Using Decision Tables in Elixir Applications - Part 1

2023-10-19 Elixir Tablex Decision Table

decision making


A Decision Table is an intuitive tool for managing business rules. It serves as a visual representation of how various actions are determined based on different inputs. To better understand its application, consider an online bookstore that offers discounts to customers during the checkout process. The discount amount varies depending on the order amount and the customer's VIP level. Following is an example table that indicates how the final discount is calculated from user VIP level and order amount:

user levelorder amountdiscount
0 or 1<5010%

Understanding Decision Tables

Before delving into the practical application, it's crucial to comprehend the structure and formatting of a decision table. The table comprises inputs, outputs, and specific rules that govern the decision-making process. In the context of an Elixir application, the Decision Table is an invaluable resource for handling dynamic business rules.

A Case Study

Let's consider a scenario where the sales department frequently updates the discount rules on a monthly basis. In such cases, it's imperative to ensure that these rules can be modified without altering the primary application code. Furthermore, the sales team, often unfamiliar with Elixir programming, should be able to update the rules effortlessly. However, although versioning the rules for tracking purposes is beneficial, it is not a mandatory requirement at present.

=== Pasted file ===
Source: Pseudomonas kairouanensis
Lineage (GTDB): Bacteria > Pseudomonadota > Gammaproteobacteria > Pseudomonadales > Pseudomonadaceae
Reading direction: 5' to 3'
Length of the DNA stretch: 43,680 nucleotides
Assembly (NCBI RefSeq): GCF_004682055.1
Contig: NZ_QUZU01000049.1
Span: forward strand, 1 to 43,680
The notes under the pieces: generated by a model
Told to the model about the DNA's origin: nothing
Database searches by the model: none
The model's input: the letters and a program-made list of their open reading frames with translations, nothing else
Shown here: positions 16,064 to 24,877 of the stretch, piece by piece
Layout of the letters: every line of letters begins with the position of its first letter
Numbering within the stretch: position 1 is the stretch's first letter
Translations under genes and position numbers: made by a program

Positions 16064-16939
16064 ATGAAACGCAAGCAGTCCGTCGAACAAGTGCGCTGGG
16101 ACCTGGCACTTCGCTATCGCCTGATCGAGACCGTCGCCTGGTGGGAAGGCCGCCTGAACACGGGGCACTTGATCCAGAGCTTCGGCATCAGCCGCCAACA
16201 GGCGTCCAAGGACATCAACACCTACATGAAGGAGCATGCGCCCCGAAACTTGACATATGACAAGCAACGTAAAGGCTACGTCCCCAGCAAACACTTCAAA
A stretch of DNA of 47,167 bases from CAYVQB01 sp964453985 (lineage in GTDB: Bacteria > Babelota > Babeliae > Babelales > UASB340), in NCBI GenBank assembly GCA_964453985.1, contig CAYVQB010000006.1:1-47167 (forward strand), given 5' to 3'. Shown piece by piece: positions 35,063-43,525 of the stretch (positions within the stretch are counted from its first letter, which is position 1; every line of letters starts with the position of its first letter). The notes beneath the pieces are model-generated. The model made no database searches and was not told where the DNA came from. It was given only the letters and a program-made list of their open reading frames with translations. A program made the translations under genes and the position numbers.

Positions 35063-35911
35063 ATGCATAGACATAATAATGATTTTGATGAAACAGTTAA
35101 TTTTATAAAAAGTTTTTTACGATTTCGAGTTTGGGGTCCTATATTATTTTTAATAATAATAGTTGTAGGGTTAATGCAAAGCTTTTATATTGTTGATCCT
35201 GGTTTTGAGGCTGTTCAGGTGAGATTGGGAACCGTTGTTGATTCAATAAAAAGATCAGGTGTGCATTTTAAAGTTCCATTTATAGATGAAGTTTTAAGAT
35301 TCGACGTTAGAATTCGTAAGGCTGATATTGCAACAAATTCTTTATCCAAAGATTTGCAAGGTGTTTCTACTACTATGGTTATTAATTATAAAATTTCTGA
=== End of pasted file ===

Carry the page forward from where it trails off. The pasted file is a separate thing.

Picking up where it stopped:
Implementing Decision Tables in Elixir

In the context of Elixir, the Tablex library can be helpful for working with decision tables. By utilizing the Tablex library, the decision table can be conveniently represented in a textual format. Here is an example of how the Tablex library can be used within the Elixir environment.

First of all, Tablex can be used to represent the decision table:

config = """
  F user.level order.amount || discount
  1 0,1        <50          || "10%"
  2 0,1        >=50         || "20%"
  3 >1         <30          || "15%"
  4 >1         <50          || "20%"
  5 >1         >=50         || "25%"

The text can be parsed into a table in memory and used for decision making:

user = %{ level: 2 }
order = %{ amount: 10 }

table =

Tablex.decide(table, user: user, order: order)
#=> %{discount: "15%"}

The resultant output, in this case, would be %{discount: "15%"}.

Optimizing Performance

While the provided code runs correctly, frequent execution might impact performance. To enhance its efficiency, one can compile the decision table into Elixir code to eliminate the need for string parsing during every execution.

code = Tablex.CodeGenerator.generate(table)

The generated code will closely resemble the following:

case {user, order} do
  {%{level: user_level}, %{amount: order_amount}}
  when is_number(order_amount) and order_amount < 50 and user_level in [0, 1] ->
    %{discount: "10%"}

  # Additional cases ...


Next, the code can be compiled into an Elixir module with help from Formular library:

Formular.compile_to_module!(code, MyDecisionTable)
#=> {:module, MyDecisionTable}

With the decision table compiled into an Elixir module, it can be run against the input and return back the output: %{level: 1}, order: %{amount: 100})
#=> %{discount: "20%"}

Utilizing Decision Tables for Optimization

By incorporating the decision table approach, businesses can enjoy several advantages, including streamlined configuration management, improved rule extraction, and consistent performance levels. Moving forward, we will explore advanced features of the Tablex library and how it aids in dynamic decision table optimization and programmatic modification.

Stay tuned for the upcoming section, where we delve deeper into the diverse functionalities offered by the Tablex library!